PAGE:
The Rottweiler Husky mix, sometimes referred to as the Rottsky, is a rare, unique hybrid that’s often tough to find. These dogs end up with expressive eyes and a very unique personality, providing a beautiful, loyal, and loving pet. Of course, as with all mixed breeds, they have the potential to take after either parent breed, so many characteristics will be tough to predict. However, to help you decide if the Rottsky is right for you, here’s a closer look at some helpful information on their origin, potential appearance, temperament, health, and more.
Origin and History
While the Rottweiler Husky mix is recognized by the Designer Breed Registry and the International Designer Canine Registry, there’s not a lot known about when it was first created. It’s likely that it was created within the past 20 years, since designer dogs became popular during the last couple decades. However, these dogs are still quite rare and we don’t know a lot about why they were created or when. Still, we can learn more about the Rottsky by looking more closely at their parents.
The Siberian Husky, bred to be an endurance sled dog, traces all the way back to Siberia and has probably been around for thousands of years. During the 20th century, these dogs were eventually imported to Alaska, where they were also used as sled dogs, both in competitions and in other capacities. During World War II, Siberian Huskies were also used as part of a search-and-rescue unit in the Arctic Circle.
The Rottweiler also has a long history, and experts think these dogs can be traced back to drover dogs the Romans used to help move livestock. The dogs were used to help work cattle, helping to drive them to market, and were eventually called the Rottweiler Metzgerhund, which translates into the “Butcher’s Dog.” Railroads eventually eliminated the need for these cattle driving dogs, leading to a decline in the breed. However, later they would resurge in popularity, being used in World War I by the German Army. In 1931, the Rottweiler was added to the AKC’s Stud Book. However, it wasn’t until 1971 that the American Rottweiler Club was started.
When the Rottweiler Husky mix is just a puppy, they usually look like a fluffy Rottweiler with the eyes of a Husky. These dogs generally have partially dropped ears, a head that is shaped like that of a Rottie, and a muzzle that’s just a bit longer. Of course, individual dogs can take on any of the physical characteristics from the parents, which means these dogs can vary in appearance.
Generally, the Rottweiler Husky mix will grow up to be between 21 and 26 inches in height, and they usually weigh somewhere between 50 and 100 pounds. Their coat often looks more like a Husky’s and is a bit longer than the coat of a Rottweiler. The color of their coat can range in color, including colors like brown, black and tan, white, black, red, and gray.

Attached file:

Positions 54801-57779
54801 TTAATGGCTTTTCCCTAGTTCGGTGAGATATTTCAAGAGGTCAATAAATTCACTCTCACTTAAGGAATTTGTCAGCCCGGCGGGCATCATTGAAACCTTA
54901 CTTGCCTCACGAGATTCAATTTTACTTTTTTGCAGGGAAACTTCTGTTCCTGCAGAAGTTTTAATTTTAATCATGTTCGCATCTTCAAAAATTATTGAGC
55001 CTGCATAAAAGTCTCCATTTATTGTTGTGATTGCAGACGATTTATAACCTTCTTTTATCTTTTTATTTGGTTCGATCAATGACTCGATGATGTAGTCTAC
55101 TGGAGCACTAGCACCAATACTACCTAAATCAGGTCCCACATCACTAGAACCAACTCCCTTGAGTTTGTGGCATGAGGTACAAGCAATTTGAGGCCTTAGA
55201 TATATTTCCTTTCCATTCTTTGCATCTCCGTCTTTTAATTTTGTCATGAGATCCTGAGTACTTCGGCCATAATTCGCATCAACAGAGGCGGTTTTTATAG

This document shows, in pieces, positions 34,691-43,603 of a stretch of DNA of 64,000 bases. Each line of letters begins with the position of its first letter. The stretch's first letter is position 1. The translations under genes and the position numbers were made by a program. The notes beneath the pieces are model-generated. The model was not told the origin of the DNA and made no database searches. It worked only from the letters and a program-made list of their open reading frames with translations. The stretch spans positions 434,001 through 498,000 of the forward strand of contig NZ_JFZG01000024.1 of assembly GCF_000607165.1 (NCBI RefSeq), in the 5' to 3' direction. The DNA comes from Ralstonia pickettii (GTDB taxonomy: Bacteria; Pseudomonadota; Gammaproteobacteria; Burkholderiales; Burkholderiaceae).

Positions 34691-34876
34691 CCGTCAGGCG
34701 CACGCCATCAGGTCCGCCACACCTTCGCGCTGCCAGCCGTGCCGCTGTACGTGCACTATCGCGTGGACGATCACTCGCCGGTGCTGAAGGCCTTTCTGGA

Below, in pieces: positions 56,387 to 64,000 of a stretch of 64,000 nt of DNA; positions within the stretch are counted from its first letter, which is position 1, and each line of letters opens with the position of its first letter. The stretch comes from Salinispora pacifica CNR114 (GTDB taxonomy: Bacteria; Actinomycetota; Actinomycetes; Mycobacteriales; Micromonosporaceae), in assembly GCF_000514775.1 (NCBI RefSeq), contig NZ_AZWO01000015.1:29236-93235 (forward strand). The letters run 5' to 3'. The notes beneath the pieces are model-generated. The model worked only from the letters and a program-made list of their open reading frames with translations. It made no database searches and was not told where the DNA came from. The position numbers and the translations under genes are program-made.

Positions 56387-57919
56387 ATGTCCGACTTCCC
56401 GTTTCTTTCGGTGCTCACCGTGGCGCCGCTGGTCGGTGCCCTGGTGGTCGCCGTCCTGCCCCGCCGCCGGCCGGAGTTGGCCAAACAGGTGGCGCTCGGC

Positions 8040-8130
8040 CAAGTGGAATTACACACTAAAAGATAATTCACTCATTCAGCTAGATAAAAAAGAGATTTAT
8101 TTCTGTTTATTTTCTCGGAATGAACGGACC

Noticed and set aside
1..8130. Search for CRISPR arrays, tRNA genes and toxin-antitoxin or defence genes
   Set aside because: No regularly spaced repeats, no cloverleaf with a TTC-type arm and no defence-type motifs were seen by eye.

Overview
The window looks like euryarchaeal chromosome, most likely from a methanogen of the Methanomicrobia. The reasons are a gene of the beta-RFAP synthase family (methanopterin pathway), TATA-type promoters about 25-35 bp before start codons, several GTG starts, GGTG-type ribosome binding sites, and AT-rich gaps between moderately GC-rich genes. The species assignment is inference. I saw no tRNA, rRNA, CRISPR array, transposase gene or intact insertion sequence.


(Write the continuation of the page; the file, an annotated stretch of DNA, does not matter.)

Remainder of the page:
The Rottweiler Husky mix is usually alert, intelligent, social, brave, independent, and loyal. Since the Rottsky tend to be a bit wary of strangers, they can make great watchdogs for your family. While these dogs are not considered dangerous, they should be supervised around very young children, something that is true for any breed of dog.
Since both the Husky and Rottweiler are known to be a bit stubborn and independent, the Rottweiler Husky mix may be a little tough to train. Training your Rottsky puppy will take some patience and time, and it’s important to start training as early as possible. Keep sessions short to avoid boring puppies and make sure you use plenty of praise and positive reinforcement with these dogs.
Expect your Rottweiler Husky mix to be very active, since both of the parents are active dogs. They need plenty of exercise and playtime. The Rottsky will love going jogging, hiking, or walking with you. Playing outside will be excellent for your dogs as well.
Huskies shed moderately throughout the year and Rotties shed seasonally. You can probably expect some shedding from the Rottweiler Husky mix, so brushing their coat several times a week is a good idea. You’ll only need to bathe these dogs as needed. Regular ear cleaning, teeth brushing, and nail clippings will also be needed.
The Rottweiler Husky mix may do well as a watchdog. However, most of the time these rare dogs aren’t used in working roles and are best suited for loyal, active pets.
You can expect the life expectancy of the Rottweiler Husky mix to range between 10 and 14 years. Since they are hybrid dogs, they are usually expected to be healthier than their parent breeds. However, they can end up with some of the health problems common in the parent breeds. Potential health concerns for the Rottsky may include:
- Basal cell tumor
- Progressive retinal atrophy
- Nasal depigmentation
- Von Willebrand disease
- Hip dysplasia
- Vogt-Koyanagi-Harada-like syndrome
- Crystalline corneal opacity
- Perianal gland adenoma
- Osteochondritis dissecans
- Chronic superficial keratitis
- Oral eosinophilic granuloma
- Juvenile cataracts
- Follicular lipidosis
- Congenital deafness
- Cranial cruciate ligament injury
- Mucocutaneous hypopigmentation (nose and lips)
- Enteritis and enterocolitis
- Parvoviral infection
- Medial canthal pocket syndrome
- Elbow dysplasia
- Iris cysts
- Subaortic stenosis